Something like the Op. 7 and Op. 13 sonatas we'd look back at and consider “prophetic” of the Mature Beethoven, by comparison to the symphonies he started writing in 1803. But in these lighter works, we can hear Beethoven not only testing his skills but also testing his audience, to see, perhaps as Papa Haydn had warned, how far they'd be willing to go along with him – like that C Minor Piano Trio which, after all, turned out to be more of a success than Haydn was willing to concede (he still would refer to Beethoven as “The Young Turk”).

One such challenge in this Serenade is the 4th Movement which starts out as a slow movement in D Minor but then breaks into a contrasting middle section. Keep in mind, most three-part forms like a minuet or scherzo (marked as an A-B-A Form) would have a fast section and then a contrasting section that's more lyrical or less dance-like. A slow movement usually wasn't an A-B-A form, so imagine what an audience in 1797 was expecting when what they heard was an almost tragic-sounding slow movement interrupted by a boisterous scherzo (not once but twice)! That would've definitely raised some eyebrows! To us, it's just another form of contrast.

But that's part of how Beethoven matured: he rarely worked on one piece and then, finishing that, went on to a new and different piece. When he might have finished something, we might be able to tell, but it was usually hard to figure out when he started a new piece. Examining those notebooks he might have used for his sketches, it's often possible to find a sketch for one piece buried back in the pages where he's working out another piece a year or two earlier. He may have finished the Op. 7 Sonata early in 1797 to publish it the same year, but he also completed the Serenade early in 1797 (one source I can't corroborate said February) and published it in October.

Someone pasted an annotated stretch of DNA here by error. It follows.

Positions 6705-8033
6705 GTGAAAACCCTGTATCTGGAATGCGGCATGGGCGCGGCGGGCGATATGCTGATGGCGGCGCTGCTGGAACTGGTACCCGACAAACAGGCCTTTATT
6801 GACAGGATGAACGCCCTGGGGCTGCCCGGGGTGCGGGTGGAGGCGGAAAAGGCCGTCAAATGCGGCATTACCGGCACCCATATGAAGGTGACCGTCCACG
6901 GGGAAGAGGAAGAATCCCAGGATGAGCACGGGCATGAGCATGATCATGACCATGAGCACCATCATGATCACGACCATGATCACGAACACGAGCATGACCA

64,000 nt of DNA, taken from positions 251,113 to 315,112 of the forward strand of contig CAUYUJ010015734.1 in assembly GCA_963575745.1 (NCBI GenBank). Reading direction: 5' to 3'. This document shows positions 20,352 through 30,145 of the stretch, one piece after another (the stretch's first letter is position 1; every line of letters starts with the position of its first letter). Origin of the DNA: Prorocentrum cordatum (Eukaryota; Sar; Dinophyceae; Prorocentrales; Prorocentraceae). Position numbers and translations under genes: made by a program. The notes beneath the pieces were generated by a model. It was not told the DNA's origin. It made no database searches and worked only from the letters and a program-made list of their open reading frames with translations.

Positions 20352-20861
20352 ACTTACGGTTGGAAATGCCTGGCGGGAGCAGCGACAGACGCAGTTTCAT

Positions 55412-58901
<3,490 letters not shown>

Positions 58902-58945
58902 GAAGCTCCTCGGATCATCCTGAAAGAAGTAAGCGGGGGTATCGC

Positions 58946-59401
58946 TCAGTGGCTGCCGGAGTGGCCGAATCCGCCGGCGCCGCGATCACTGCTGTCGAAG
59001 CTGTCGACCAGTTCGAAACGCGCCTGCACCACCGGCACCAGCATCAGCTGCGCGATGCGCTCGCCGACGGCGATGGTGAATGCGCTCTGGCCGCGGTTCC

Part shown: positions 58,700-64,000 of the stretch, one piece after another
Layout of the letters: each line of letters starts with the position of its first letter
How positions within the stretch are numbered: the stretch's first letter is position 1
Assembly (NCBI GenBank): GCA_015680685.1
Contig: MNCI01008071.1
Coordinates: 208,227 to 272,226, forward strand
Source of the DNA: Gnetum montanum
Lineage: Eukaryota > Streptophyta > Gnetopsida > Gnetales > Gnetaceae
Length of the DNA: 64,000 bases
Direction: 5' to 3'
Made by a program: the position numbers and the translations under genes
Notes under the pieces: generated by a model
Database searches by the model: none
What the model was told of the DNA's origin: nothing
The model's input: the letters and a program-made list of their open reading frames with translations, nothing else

One other thing of note: during the summer of 1797 – he would turn 27 that December – he became seriously ill with typhus which meant, according to Jan Swafford's biography, “weeks of pain, fever, coughing, stupor, even delirium. The disease is a terrific shock to the body and nervous system, in those days often a killer. And it can affect the hearing.”

As soon as he had gotten back on his feet, he quickly composed the three string trios, Op. 9, three short piano sonatas Op. 10, a clarinet trio Op. 11, and the three violin sonatas of Op.12.

Then, during the following year, he reported the first symptoms of hearing loss. He was 27.

So, while you're listening to this “charming and delightful” light-hearted Serenade, Op. 8, keep in mind it was one of the last works Beethoven would complete before he became aware he was going deaf.

– Dick Strawser

Read Part 2, the Beethoven-Dohnányi Connection, here...